Pioneer Food Group has confirmed its profits slumped during the first half of its financial year, with the South Africa-based business citing pressure from maize costs.
The company, which owns brands including ProNutro cereal and Safari snacks, booked a 56% drop in earnings to ZAR460m (US$34.9m) for the six months to the end of March. Its operating profit stood at ZAR693.4m, down from ZAR1.39bn a year earlier.
Pioneer said its earnings per share and its headline earnings per share both fell 56% to 248 cents and 244 cents a share respectively.
Earlier this month, Pioneer said its earnings per share – and the closely-watched headline earnings per share – would both decline by between 38% and 55%.
Adjusted for share-based income or charges from black economic empowerment transactions and for expenses linked to M&A, Pioneer said its headline earnings fell 47% to ZAR470m, while its operating profit slid 43% to ZAR700m.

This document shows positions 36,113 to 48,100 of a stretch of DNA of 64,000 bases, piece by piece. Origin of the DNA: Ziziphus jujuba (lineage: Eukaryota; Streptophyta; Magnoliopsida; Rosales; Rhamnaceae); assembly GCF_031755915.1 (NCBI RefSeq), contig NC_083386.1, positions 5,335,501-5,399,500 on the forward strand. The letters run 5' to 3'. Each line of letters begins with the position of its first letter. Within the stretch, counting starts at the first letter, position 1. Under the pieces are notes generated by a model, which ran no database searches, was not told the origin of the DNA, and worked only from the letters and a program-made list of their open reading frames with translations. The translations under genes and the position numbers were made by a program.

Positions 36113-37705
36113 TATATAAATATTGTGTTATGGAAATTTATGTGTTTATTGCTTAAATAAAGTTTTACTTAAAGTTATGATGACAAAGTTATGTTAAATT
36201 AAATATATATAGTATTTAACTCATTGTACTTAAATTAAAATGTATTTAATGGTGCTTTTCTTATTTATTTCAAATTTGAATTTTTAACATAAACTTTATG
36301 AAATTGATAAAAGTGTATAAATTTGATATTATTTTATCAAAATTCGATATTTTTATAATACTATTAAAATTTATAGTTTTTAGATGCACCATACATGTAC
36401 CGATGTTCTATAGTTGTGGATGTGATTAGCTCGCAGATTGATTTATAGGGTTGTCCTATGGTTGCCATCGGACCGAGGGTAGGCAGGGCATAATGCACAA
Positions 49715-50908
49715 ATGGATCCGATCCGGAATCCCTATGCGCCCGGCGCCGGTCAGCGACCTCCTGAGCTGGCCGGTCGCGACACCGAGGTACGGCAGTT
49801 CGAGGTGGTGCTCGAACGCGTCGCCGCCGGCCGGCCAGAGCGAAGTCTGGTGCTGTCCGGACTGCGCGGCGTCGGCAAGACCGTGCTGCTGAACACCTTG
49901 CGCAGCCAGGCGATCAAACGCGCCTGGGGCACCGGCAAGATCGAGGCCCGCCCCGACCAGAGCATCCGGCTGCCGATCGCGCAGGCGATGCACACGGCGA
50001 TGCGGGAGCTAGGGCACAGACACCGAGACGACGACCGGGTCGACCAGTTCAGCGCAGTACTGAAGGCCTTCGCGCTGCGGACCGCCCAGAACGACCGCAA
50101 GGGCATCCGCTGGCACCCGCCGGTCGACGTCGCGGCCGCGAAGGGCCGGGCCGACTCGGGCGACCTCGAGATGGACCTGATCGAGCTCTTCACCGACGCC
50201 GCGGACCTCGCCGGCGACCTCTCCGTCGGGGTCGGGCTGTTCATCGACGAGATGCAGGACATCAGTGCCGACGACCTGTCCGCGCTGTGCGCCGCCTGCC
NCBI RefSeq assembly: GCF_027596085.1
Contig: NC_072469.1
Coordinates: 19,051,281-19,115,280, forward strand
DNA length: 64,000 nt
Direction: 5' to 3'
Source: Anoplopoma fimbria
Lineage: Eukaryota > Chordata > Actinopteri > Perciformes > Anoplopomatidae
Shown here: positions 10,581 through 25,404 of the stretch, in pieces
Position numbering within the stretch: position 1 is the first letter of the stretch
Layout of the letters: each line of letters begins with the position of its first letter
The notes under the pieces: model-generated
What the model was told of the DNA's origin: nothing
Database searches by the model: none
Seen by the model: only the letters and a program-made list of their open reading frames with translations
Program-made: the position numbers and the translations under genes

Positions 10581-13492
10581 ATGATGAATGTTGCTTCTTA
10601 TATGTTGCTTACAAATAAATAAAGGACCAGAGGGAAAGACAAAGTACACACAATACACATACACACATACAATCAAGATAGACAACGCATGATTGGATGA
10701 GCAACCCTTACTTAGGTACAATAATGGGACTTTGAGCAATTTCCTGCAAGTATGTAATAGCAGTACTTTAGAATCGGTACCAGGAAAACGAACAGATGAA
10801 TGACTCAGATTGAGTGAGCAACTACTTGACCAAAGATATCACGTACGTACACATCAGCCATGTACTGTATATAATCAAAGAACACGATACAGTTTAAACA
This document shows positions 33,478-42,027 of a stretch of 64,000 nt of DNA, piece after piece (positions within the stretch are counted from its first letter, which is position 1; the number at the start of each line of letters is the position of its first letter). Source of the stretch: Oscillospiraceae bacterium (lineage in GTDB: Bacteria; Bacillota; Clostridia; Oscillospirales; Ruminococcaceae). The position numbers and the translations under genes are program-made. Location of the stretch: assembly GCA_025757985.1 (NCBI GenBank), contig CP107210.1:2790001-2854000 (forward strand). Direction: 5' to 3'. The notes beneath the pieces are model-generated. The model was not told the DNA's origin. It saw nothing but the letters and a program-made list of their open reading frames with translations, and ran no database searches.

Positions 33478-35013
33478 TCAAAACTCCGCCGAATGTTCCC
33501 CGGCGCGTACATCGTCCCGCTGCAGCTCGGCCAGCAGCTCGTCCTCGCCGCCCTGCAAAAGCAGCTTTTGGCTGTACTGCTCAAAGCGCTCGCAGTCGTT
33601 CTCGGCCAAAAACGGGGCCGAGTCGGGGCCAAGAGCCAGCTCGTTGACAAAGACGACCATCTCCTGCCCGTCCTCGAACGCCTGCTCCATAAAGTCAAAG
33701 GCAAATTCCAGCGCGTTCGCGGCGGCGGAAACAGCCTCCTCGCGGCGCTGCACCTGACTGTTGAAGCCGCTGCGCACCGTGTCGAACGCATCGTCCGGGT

Pioneer said “a confluence of various inhibitors” led to the drop in earnings but described maize costs as “the most significant detractor”.
The company said it had taken an “unfavourable procurement position” on the crop in 2016 “in order to protect supply for South Africa’s leading maize brand”. Pioneer did not name the brand but its range of maize products include White Star maize meal and Champion maize porridge.
Pioneer, meanwhile, said its international business had been “severely impacted by a raisin crop shortfall, African exports and a stronger rand”.
The group’s revenue rose 2% to ZAR10.18bn. Pioneer said its domestic business grew its sales by 4%, while its operations outside South Africa saw sales drop 11%.
Pioneer said its “anticipates an improvement in performance in the second half of the financial year, notwithstanding a constrained trading environment in South Africa”. It said an increased raisin supply and lower maize input costs would help profits.
The company added: “Pioneer Foods will continue to be vigilant for acquisitions as a growth vector to bolster the core business.”
Pioneer made two acquisitions in the second half of the 2016 calendar year, buying UK snack maker Stream Foods and a 49% stake in the east African business of UK breakfast cereal group Weetabix.